Sirtuin activators mimic caloric restriction and delay ageing in metazoans

  title={Sirtuin activators mimic caloric restriction and delay ageing in metazoans},
  author={Jason G. Wood and Blanka Rogina and Siva Lavu and Konrad T. Howitz and Stephen L. Helfand and Marc Tatar and David Sinclair},
Caloric restriction extends lifespan in numerous species. In the budding yeast Saccharomyces cerevisiae this effect requires Sir2 (ref. 1), a member of the sirtuin family of NAD+-dependent deacetylases. Sirtuin activating compounds (STACs) can promote the survival of human cells and extend the replicative lifespan of yeast. Here we show that resveratrol and other STACs activate sirtuins from Caenorhabditis elegans and Drosophila melanogaster, and extend the lifespan of these animals without… 
dSir2 and longevity in Drosophila
Sirtuins: The ‘magnificent seven’, function, metabolism and longevity
The current knowledge regarding the role of sirtuins in metabolism, longevity, and the possible therapeutic applications that could result from the understanding of their function in different organs and pathologies are reviewed.
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It now appears that either activation or inhibition of sirtuins may be desirable for ameliorating disease depending on the pathological condition and the target tissue.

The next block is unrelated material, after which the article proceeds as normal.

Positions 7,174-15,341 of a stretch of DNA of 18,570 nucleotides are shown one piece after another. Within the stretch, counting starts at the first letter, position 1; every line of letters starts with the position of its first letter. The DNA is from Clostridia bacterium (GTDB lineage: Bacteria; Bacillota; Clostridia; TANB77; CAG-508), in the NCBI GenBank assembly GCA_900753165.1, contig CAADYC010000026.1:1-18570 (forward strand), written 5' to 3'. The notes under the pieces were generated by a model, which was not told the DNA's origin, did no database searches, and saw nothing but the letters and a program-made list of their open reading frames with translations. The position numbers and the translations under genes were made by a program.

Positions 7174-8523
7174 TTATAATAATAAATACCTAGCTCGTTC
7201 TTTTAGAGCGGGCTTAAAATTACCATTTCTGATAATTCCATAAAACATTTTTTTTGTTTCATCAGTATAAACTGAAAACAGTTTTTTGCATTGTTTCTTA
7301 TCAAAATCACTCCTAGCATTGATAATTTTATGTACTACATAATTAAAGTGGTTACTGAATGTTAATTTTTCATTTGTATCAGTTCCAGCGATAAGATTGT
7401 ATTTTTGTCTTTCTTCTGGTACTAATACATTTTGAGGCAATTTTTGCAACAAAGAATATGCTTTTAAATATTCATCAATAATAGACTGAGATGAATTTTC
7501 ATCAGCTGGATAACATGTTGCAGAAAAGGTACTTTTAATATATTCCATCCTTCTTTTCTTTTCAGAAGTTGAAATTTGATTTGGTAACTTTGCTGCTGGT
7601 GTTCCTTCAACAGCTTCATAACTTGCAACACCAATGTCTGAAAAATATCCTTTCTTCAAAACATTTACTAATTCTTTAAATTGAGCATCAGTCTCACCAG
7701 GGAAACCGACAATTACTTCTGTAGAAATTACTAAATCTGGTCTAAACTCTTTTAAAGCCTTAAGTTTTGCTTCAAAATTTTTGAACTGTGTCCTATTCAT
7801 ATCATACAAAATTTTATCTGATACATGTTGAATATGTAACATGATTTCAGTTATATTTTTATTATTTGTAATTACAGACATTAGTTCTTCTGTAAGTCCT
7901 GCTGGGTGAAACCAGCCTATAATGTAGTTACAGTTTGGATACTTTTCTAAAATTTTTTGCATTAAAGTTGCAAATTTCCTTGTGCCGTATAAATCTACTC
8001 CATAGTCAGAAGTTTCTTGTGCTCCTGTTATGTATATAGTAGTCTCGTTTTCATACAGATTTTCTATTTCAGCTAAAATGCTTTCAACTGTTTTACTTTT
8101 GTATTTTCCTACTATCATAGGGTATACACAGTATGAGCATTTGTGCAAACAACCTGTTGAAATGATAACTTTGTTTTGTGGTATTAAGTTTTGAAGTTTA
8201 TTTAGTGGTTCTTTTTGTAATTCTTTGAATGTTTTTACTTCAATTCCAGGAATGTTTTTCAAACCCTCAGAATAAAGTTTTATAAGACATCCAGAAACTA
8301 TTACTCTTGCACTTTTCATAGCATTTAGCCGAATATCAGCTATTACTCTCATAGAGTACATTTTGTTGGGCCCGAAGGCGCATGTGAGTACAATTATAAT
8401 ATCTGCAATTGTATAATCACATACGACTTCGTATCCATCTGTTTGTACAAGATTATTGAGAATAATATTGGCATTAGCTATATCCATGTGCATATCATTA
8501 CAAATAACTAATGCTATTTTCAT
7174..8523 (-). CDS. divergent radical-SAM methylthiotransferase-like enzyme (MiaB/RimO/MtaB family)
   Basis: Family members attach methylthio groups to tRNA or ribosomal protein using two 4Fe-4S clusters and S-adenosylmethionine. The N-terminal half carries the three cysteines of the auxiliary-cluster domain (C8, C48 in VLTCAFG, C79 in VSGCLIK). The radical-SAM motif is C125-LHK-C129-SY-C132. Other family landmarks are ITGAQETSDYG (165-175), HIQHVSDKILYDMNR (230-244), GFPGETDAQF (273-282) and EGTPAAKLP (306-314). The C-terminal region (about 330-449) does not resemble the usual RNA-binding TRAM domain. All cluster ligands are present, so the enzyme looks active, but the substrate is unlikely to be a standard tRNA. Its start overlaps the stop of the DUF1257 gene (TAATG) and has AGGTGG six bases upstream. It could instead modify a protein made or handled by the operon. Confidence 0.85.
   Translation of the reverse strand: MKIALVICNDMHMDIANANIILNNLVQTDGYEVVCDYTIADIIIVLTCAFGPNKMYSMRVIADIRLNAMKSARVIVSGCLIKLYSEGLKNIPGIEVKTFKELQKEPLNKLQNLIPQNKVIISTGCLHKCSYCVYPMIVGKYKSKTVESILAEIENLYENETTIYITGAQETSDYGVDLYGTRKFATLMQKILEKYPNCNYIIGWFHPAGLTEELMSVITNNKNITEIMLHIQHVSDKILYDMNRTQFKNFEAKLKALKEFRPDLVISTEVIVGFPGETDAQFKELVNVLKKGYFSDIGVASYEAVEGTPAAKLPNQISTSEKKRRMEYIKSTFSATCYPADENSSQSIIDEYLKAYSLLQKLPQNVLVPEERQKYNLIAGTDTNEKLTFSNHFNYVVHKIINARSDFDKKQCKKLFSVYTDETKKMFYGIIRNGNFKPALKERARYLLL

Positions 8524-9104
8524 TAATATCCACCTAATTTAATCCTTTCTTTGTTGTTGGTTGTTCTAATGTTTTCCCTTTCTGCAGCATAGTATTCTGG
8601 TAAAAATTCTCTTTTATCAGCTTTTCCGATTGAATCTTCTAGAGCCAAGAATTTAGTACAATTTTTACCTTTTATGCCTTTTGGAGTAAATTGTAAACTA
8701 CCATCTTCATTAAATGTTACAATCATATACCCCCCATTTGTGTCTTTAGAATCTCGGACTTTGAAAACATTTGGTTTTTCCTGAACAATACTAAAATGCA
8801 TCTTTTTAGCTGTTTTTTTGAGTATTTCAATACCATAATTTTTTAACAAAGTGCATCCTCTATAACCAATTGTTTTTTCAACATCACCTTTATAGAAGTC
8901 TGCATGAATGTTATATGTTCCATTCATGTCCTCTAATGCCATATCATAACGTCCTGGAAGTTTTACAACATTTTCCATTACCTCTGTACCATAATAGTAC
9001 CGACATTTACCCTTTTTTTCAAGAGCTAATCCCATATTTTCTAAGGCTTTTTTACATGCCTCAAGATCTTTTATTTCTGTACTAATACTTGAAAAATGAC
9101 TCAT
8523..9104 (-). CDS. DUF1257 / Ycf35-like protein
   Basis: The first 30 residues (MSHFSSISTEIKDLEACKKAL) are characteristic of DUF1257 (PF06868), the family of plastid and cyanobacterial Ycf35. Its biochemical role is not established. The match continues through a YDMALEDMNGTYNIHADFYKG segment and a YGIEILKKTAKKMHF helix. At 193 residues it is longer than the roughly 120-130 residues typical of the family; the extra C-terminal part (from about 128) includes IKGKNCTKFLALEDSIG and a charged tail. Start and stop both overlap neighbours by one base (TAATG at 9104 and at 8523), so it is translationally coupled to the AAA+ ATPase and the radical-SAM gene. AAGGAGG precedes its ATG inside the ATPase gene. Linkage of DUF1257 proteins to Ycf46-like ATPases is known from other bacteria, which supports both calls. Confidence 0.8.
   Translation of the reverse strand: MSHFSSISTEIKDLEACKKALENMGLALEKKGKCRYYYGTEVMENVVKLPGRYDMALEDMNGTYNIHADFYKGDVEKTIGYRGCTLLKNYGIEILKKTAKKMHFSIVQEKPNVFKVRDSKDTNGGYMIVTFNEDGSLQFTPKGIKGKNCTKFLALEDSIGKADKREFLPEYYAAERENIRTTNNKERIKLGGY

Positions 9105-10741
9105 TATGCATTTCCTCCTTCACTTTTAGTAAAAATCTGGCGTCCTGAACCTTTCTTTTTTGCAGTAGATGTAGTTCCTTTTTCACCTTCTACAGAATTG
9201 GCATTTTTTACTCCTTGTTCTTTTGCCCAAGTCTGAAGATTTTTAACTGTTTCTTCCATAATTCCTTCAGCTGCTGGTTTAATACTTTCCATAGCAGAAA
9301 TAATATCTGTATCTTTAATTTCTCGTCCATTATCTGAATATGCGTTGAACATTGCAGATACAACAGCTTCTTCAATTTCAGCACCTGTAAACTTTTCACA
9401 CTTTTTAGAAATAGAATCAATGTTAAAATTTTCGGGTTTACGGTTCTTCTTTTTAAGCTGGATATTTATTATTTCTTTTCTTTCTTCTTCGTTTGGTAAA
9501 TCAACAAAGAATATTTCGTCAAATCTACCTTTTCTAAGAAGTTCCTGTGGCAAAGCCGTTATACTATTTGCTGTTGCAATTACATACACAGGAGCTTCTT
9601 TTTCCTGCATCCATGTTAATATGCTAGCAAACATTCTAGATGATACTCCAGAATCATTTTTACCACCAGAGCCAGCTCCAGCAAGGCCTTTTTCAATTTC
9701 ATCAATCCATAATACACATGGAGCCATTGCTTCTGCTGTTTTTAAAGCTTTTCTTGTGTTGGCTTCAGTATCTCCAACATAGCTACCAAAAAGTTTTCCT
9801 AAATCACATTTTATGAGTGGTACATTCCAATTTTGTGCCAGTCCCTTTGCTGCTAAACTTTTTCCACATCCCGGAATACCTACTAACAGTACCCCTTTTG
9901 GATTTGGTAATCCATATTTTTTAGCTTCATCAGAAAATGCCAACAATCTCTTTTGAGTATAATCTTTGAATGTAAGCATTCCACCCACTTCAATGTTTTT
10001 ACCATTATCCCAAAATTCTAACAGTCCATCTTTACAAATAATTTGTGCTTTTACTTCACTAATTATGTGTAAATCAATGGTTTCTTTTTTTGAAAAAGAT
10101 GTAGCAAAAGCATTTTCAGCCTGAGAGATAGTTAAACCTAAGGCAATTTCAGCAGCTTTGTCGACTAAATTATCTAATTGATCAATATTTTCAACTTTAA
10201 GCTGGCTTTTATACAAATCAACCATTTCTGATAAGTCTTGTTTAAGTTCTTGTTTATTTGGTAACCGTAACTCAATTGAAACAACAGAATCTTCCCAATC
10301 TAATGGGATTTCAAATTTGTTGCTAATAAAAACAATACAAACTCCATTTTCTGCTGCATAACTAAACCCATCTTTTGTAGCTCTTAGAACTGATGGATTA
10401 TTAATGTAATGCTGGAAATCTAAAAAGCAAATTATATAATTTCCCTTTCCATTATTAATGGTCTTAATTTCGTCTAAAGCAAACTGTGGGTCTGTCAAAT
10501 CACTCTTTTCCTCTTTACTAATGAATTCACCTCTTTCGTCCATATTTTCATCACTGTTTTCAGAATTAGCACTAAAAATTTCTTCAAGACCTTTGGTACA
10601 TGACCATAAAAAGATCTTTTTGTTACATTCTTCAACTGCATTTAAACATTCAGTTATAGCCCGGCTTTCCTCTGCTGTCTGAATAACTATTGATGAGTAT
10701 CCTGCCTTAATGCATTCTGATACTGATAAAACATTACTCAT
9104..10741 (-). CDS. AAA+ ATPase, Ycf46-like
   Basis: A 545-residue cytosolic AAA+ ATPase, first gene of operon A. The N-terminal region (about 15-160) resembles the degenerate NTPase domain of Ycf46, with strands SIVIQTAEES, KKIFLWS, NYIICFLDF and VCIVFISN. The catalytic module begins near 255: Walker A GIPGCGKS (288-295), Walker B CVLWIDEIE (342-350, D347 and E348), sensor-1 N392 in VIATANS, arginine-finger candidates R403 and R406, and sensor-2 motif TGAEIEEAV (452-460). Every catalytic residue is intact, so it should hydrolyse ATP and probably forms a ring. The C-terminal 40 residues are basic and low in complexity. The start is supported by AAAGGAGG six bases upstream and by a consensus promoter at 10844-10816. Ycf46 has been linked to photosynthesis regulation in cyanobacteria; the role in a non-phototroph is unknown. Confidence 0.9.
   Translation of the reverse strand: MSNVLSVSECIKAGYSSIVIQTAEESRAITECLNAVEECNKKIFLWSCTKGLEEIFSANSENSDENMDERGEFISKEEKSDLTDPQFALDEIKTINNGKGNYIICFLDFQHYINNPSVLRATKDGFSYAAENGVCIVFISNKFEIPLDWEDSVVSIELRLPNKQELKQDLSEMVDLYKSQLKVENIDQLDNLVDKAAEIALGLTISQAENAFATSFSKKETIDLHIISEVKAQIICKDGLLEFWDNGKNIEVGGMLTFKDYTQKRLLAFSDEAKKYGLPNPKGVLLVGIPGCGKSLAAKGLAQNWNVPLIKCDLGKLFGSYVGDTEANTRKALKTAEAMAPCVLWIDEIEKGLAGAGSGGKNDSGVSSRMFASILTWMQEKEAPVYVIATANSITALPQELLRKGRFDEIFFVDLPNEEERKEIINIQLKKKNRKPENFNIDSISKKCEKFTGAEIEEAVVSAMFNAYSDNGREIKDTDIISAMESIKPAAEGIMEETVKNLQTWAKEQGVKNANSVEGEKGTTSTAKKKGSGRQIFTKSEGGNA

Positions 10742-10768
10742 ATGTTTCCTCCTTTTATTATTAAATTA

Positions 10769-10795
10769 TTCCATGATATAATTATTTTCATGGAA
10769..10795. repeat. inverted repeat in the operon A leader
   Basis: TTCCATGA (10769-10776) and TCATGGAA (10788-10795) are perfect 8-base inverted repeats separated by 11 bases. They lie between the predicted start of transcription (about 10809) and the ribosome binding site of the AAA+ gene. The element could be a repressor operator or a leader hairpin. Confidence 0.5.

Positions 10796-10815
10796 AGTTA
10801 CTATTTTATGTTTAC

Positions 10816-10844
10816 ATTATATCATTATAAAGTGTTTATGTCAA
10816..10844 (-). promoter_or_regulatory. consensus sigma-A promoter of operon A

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Recent findings that are beginning to clarify the mechanisms by which CR results in longevity and robust health, which might open new avenues of therapy for diseases of ageing are summarized.
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The findings indicate that SIRT1 can influence many of the major diseases of aging, including metabolic diseases like diabetes, neurodegenerative diseases (Alzheimer's and Huntington's), cancer and osteoporosis, and small molecules that alter the activity of Sirt1 (i.e. CR mimetic drugs) offer a new approach to prevent and possibly treat the major Diseases of aging.


Small molecule activators of sirtuins extend Saccharomyces cerevisiae lifespan
The potent activator resveratrol, a polyphenol found in red wine, lowers the Michaelis constant of SIRT1 for both the acetylated substrate and NAD+, and increases cell survival by stimulating Sirt1-dependent deacetylation of p53.
Requirement of NAD and SIR2 for life-span extension by calorie restriction in Saccharomyces cerevisiae.
These findings suggest that the increased longevity induced by calorie restriction requires the activation of Sir2p by NAD, the oxidized form of nicotinamide adenine dinucleotide.
Increased dosage of a sir-2 gene extends lifespan in Caenorhabditis elegans
In Caenorhabditis elegans, mutations that reduce the activity of an insulin-like receptor (daf-2) or a phosphatidylinositol-3-OH kinase (age-1) favour entry into the dauer state during larval
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An alteration in histone deacetylase activity results in down-regulation in the expression of Rpd3 and increasing expression of the Sir2 in mice.
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An intervention resembling caloric restriction prolongs life span and retards aging in yeast
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The SIR2/3/4 complex and SIR2 alone promote longevity in Saccharomyces cerevisiae by two different mechanisms.
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The aging process may be more specific than previously anticipated on evolutionary grounds because the biology of reactive oxygen species in the mitochondria and elsewhere might be the main determinant of life-span in this organism.
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